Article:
Cadbury says Kraft is “fundamentally unattractive”

Cadbury has stressed that Kraft’s offer to take over the confectioner “remains fundamentally unattractive” in its second response document.

The UK confectioner says its financial performance last year was well ahead of market expectations and it had “excellent momentum going into 2010”. It claims that Kraft’s offer fails to recognise this and “remains derisory”.

Roger Carr, chairman of Cadbury, says: “Kraft’s Offer is even more unattractive today than it was when Kraft made its formal offer in December. Our 2009 performance is ahead of our previously upgraded expectations and we have excellent momentum going into 2010.”

“Kraft’s offer is very significantly below all comparable transactions in the sector; applying any of the comparable multiples would imply a price per share far above Kraft’s offer. Over half the offer consideration is in the form of Kraft shares, exposing our shareholders to Kraft’s low growth conglomerate business model, its long history of underperformance and its track record of missed targets. Don’t let Kraft steal your company with its derisory offer.”

Cadbury will not report financial details until Kraft has submitted its revised offer for the company on Thursday (January 17). It says that 2009 performance was “well ahead of market expectations” and they had a “strong second half performance” which “provides the foundation for our enhanced long-term targets.”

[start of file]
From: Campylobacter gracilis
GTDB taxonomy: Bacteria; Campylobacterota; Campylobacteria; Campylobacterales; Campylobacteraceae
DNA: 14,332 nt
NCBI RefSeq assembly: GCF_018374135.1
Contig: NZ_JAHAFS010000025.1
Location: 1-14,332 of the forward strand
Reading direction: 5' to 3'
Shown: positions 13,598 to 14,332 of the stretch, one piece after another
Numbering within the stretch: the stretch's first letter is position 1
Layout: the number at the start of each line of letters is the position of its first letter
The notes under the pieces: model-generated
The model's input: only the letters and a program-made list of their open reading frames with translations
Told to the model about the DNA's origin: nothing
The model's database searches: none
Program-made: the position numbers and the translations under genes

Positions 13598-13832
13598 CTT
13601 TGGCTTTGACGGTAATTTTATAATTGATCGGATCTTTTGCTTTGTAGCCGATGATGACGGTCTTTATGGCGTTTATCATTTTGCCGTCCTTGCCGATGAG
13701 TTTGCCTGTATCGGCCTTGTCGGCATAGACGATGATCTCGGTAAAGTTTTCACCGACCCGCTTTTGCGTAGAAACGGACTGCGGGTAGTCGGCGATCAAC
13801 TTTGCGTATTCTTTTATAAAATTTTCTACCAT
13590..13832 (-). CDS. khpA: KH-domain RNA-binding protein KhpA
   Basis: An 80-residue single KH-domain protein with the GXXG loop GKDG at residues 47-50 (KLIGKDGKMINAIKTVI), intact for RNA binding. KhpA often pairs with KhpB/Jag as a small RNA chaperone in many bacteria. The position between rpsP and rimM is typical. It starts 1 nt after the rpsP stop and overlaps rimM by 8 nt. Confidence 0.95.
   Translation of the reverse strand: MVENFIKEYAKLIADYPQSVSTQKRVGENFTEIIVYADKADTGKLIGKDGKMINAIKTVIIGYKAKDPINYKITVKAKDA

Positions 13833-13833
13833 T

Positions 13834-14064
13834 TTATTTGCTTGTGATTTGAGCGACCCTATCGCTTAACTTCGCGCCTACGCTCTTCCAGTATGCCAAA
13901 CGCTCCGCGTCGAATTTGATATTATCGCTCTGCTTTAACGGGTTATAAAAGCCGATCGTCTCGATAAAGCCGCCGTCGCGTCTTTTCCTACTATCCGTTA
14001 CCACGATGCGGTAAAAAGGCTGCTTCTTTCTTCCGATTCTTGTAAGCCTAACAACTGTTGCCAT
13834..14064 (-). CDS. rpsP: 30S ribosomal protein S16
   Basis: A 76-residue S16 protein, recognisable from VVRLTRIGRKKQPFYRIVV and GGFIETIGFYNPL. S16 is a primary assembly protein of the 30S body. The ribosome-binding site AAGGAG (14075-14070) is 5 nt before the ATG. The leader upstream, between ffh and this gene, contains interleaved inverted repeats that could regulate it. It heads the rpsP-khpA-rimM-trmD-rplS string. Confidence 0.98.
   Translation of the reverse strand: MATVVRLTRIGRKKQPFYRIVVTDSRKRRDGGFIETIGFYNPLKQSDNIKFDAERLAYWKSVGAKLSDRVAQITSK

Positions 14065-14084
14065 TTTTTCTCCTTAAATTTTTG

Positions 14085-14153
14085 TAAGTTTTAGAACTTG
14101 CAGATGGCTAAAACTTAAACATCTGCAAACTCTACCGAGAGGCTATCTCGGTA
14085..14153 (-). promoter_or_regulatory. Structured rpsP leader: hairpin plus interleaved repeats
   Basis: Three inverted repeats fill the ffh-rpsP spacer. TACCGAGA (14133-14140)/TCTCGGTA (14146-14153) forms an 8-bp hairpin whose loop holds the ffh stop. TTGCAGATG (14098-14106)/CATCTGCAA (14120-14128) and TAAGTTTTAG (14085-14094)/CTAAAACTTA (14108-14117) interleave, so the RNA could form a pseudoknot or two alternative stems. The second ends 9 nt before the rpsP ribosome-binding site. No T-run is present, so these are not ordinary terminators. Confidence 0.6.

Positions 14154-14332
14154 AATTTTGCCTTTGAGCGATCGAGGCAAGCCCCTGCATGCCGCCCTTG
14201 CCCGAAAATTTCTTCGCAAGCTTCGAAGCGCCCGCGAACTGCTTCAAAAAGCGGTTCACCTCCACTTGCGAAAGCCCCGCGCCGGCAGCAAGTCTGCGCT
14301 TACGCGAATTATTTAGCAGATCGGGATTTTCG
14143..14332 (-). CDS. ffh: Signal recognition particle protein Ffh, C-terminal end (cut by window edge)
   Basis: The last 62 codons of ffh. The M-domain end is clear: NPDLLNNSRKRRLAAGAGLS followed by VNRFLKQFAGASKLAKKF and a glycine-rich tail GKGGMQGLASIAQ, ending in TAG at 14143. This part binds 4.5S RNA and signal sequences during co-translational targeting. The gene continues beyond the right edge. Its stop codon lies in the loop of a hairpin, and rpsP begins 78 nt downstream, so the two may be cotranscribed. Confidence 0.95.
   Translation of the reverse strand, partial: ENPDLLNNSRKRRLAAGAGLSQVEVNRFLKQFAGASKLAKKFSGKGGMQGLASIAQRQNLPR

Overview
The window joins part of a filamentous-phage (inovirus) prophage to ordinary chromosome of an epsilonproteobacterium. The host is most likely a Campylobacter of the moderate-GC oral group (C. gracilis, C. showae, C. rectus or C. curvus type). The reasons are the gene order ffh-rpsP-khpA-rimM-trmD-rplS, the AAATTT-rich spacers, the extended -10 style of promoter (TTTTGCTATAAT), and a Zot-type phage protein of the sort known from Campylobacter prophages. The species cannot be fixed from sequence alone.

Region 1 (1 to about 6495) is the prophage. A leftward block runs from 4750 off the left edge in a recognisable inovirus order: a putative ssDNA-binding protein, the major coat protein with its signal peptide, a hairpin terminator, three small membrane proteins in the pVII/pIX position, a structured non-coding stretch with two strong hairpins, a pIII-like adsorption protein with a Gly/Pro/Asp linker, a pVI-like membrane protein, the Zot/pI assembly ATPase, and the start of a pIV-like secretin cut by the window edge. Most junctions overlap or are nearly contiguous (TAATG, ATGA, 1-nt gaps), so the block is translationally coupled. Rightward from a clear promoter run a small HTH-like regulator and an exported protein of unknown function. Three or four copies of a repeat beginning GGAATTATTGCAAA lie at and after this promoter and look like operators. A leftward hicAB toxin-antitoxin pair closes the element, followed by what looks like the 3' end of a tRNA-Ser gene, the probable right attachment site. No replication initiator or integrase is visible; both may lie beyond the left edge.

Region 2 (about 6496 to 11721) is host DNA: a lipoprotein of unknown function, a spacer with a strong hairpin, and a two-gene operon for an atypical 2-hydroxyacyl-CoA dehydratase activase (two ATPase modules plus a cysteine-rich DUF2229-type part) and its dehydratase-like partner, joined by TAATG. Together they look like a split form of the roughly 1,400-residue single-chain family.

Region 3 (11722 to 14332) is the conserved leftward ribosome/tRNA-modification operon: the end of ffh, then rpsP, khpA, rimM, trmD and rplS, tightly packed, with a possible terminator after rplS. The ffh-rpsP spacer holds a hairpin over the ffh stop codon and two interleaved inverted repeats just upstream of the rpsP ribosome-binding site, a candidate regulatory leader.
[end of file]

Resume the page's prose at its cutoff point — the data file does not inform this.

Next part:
It adds that it “believes that Cadbury’s standalone value has risen further” since the initial approach and claims that Kraft has an “unattractive business model and poor track record of delivery”. It adds the US food giant is “an unfocused, conglomerate business model with significant exposure to lower growth categories and a track record of missed financial targets.”

Kraft’s current bid was made in December, valuing the UK confectioner at £10.1bn ($16.8bn).

It is set to revise the terms of its takeover bid for Cadbury this week and says it will increase its price per share by 60p, though the overall value of the offer is not being increased. Nestlé has also walked away from launching any potential bid for its rival confectioner.

Cadbury said this was an attempt “to buy Cadbury on the cheap”. It has been pursuing the UK company since September last year.

Hershey and Ferrero have also indicated that they are considering making offers for Cadbury, though they have yet to post formal bids. According to various reports, Ferrero has now applied for a sizeable loan to make a bid for Cadbury.

Kraft’s raised bid comes as new independent directors with considerable brand building and marketing experience join its board of executives. Heineken’s chief executive Jean-Francois van Boxmeer and former chairman of retailer VF, Mackey McDonald, joined its board of directors on 1 January.

Daryl Fielding, the former Ogilvy & Mather executive and prime architect of the Dove Real Women campaign, also joins the company as its new European vice-president of marketing this month.

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